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Obama Willing to Compromise - Up to a Point

It was a high-powered sales pitch from a president hell-bent on enacting a plan to provide all Americans with health insurance.

Using the biggest oratorical weapon in his arsenal, an address to a joint session of Congress, President Obama made it clear that failure, in his view, is not an option.

"I am not the first president to take up this cause, but I am determined to be the last." he said at the beginning of his 47-minute address.

At turns, forceful and gently understanding, Mr. Obama offered up some new rhetoric. But his basic arguments were largely the same we've heard in the 28 previous speeches he's given on health care reform.

In his latest address, he reached out to both Democratic supporters and Republican opponents of his goals.

But he was also quick to shoot down liberal demands for a "single-payer" health care plan while assuring conservatives that his approach would not add "a dime" to current or future deficits. Special Report: Health Care

He labeled some attacks on the health care plan he wants as "bogus claims." He called it "a lie, plain and simple" that his plan would establish death panels with the power to "kill off senior citizens."

But when he insisted that his plan would not cover illegal immigrants in the U.S., South Carolina republican Joe Wilson shouted "You lie!" It was an unusual if not unprecedented breach of protocol during a presidential address.

Mr. Obama promised those he called "my Republican friends," that he would work to address "any legitimate concerns" they may have. But the head of the Republican National Committee wasn't buying.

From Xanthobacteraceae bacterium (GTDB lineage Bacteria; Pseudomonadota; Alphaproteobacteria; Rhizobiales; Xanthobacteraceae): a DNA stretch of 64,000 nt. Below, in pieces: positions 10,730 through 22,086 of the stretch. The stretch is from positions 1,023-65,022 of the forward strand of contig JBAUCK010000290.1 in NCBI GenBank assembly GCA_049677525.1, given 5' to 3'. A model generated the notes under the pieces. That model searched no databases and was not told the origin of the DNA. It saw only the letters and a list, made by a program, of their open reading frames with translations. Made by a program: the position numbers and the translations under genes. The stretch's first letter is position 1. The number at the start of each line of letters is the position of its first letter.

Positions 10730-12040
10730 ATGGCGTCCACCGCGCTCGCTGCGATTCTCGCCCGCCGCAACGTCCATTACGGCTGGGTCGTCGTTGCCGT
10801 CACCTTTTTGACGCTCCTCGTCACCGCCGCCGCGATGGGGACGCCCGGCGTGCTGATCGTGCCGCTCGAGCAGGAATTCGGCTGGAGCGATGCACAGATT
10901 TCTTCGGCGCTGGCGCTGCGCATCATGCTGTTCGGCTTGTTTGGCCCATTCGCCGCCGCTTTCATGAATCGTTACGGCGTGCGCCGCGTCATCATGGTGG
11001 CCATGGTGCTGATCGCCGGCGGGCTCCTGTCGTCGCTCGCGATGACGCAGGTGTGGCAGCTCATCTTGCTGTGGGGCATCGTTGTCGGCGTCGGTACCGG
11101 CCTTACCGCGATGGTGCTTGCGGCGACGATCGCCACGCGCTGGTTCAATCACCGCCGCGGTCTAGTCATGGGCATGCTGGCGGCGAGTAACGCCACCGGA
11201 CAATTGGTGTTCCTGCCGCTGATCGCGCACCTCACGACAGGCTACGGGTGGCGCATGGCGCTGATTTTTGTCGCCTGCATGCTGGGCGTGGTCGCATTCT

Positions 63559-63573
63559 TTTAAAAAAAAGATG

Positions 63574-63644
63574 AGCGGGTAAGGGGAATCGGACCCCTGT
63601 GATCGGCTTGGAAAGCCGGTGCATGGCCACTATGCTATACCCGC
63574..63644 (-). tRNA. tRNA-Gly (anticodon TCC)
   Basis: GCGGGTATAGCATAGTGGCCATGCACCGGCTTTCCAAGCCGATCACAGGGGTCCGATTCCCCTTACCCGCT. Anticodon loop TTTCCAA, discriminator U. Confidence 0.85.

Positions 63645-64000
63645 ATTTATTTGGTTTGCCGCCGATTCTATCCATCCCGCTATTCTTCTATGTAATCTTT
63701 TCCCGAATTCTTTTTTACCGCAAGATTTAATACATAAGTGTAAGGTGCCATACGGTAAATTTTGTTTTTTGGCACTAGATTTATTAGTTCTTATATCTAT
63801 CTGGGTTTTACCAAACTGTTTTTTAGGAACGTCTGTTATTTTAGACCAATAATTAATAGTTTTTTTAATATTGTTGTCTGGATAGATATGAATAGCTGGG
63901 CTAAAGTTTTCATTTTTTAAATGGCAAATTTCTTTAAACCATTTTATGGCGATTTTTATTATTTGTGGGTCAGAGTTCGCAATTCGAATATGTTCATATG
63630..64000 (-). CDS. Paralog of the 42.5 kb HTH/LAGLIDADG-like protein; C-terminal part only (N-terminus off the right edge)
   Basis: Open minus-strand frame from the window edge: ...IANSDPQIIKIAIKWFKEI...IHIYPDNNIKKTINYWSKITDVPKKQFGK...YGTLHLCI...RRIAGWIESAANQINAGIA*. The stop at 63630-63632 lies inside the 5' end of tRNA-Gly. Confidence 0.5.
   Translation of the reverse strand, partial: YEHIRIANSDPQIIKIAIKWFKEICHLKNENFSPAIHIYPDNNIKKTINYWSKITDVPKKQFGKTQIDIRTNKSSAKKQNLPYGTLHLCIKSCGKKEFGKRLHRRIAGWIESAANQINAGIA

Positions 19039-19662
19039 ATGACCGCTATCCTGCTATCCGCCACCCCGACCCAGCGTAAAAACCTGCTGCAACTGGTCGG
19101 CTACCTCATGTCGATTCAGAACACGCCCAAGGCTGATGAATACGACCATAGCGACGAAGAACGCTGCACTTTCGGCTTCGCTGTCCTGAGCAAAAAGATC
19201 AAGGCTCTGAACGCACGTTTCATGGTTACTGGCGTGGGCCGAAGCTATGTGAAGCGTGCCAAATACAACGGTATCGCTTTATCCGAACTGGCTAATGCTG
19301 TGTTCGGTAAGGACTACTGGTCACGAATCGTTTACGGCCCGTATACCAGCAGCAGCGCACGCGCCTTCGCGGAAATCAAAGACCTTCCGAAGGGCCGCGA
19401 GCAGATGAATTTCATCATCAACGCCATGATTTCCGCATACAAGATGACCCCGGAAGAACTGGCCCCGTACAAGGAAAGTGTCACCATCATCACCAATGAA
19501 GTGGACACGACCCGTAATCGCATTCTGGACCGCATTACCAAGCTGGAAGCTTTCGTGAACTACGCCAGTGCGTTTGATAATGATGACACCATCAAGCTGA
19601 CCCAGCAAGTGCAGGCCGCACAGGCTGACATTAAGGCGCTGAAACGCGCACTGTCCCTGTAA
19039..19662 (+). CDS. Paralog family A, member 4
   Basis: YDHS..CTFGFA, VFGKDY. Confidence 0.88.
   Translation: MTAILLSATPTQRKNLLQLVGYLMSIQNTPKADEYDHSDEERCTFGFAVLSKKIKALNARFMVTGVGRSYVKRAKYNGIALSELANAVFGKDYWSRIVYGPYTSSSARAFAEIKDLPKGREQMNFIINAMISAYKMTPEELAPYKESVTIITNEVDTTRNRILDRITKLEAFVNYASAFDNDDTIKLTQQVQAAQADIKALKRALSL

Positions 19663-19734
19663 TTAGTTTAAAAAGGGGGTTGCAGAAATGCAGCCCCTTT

"The president has proven his ability again to speak very well and say very little," said party chairman Michael Steele. (More on the GOP response to Mr. Obama's speech here.)

He said the president is still trying to sell a "government-run health care experiment even though it will increase costs, increase taxes and increase the deficit."

And the president himself lapsed at times into campaign-style rhetoric and cadence, declaring "The time for bickering is over. The time for games has passed. Now is the season for action. "

He said he was willing to compromise – but there was a limit.

"I will not back down on the basic principle that if Americans can't find affordable coverage, we will provide you with a choice," he said.

And that brings the health care debate back to square one - still beset by issues that have defied resolution for decades even among members of Congress of the same party.

It makes it clear that little was settled or moved forward in the conflict over health care in America – and the arguments go on.

Full coverage of the president's speech on health care:

Obama Tells Congress to Stop Bickering
Full Video Full Transcript Speech Highlights
GOP Response: "It's Time to Start Over"
Marc Ambinder: Will Obama's Sales Job Work?
Mark Knoller: Obama Willing to Compromise — Up to a Point
Was Obama Clear on the Public Option?
Ted Kennedy's Letter to Obama
Rep. Wilson Swipes the Spotlight
Analysis: The Road Ahead for Health Care

Mark Knoller is a CBS News White House correspondent. You can read more of his posts in Hotsheet here. You can also follow him on Twitter here:
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